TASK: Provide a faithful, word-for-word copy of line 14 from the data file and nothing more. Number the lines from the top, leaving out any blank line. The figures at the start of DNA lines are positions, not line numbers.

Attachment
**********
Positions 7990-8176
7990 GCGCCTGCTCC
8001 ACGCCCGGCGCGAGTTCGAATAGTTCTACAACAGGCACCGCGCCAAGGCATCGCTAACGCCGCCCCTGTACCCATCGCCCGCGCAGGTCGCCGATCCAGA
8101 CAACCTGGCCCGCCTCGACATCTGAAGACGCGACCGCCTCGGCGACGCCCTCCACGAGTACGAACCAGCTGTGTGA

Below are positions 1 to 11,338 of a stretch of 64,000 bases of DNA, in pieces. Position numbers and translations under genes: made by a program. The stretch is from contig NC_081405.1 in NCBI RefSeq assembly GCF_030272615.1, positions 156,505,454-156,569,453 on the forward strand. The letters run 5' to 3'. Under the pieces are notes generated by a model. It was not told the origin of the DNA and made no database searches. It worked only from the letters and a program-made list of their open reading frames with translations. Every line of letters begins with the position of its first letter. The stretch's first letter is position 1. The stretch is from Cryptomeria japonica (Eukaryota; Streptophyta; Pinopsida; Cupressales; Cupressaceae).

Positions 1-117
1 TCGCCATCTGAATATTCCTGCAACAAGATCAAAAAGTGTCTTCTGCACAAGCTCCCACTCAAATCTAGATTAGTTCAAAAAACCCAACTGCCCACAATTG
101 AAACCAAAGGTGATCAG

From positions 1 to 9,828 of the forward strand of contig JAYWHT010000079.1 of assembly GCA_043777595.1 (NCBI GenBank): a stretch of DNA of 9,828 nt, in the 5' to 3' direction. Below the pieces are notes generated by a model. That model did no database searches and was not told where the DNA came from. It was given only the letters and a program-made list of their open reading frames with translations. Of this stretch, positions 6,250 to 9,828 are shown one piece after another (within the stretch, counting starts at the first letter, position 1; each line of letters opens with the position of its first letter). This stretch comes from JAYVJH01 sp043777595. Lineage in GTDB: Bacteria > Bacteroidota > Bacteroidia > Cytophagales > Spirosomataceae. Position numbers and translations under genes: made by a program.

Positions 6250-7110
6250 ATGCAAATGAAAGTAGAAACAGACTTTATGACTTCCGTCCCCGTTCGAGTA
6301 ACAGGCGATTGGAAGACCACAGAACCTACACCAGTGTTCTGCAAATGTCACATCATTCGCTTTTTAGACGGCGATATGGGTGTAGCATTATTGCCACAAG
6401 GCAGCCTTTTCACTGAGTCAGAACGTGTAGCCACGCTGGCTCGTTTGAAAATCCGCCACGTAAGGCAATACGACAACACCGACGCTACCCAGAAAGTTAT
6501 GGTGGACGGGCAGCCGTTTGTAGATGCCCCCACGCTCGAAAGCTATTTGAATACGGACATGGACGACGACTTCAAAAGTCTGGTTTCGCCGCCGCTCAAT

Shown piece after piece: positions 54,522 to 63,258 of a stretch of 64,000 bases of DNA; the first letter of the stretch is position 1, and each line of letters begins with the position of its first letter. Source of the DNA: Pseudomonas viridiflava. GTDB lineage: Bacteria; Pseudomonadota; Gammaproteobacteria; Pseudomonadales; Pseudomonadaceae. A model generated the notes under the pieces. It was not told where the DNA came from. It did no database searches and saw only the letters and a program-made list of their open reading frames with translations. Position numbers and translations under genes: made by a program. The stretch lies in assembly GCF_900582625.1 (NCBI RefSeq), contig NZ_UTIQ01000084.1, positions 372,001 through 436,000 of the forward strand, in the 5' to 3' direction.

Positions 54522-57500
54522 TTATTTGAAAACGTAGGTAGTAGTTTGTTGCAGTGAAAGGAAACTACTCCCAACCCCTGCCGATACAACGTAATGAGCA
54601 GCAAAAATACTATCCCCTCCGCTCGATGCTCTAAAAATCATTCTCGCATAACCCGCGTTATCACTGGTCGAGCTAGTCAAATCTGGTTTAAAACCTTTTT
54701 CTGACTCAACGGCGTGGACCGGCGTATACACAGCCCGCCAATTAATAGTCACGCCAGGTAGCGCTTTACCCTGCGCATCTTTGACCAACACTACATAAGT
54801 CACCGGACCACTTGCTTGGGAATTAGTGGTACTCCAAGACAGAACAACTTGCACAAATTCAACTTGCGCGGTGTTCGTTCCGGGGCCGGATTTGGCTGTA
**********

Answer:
6501 GGTGGACGGGCAGCCGTTTGTAGATGCCCCCACGCTCGAAAGCTATTTGAATACGGACATGGACGACGACTTCAAAAGTCTGGTTTCGCCGCCGCTCAAT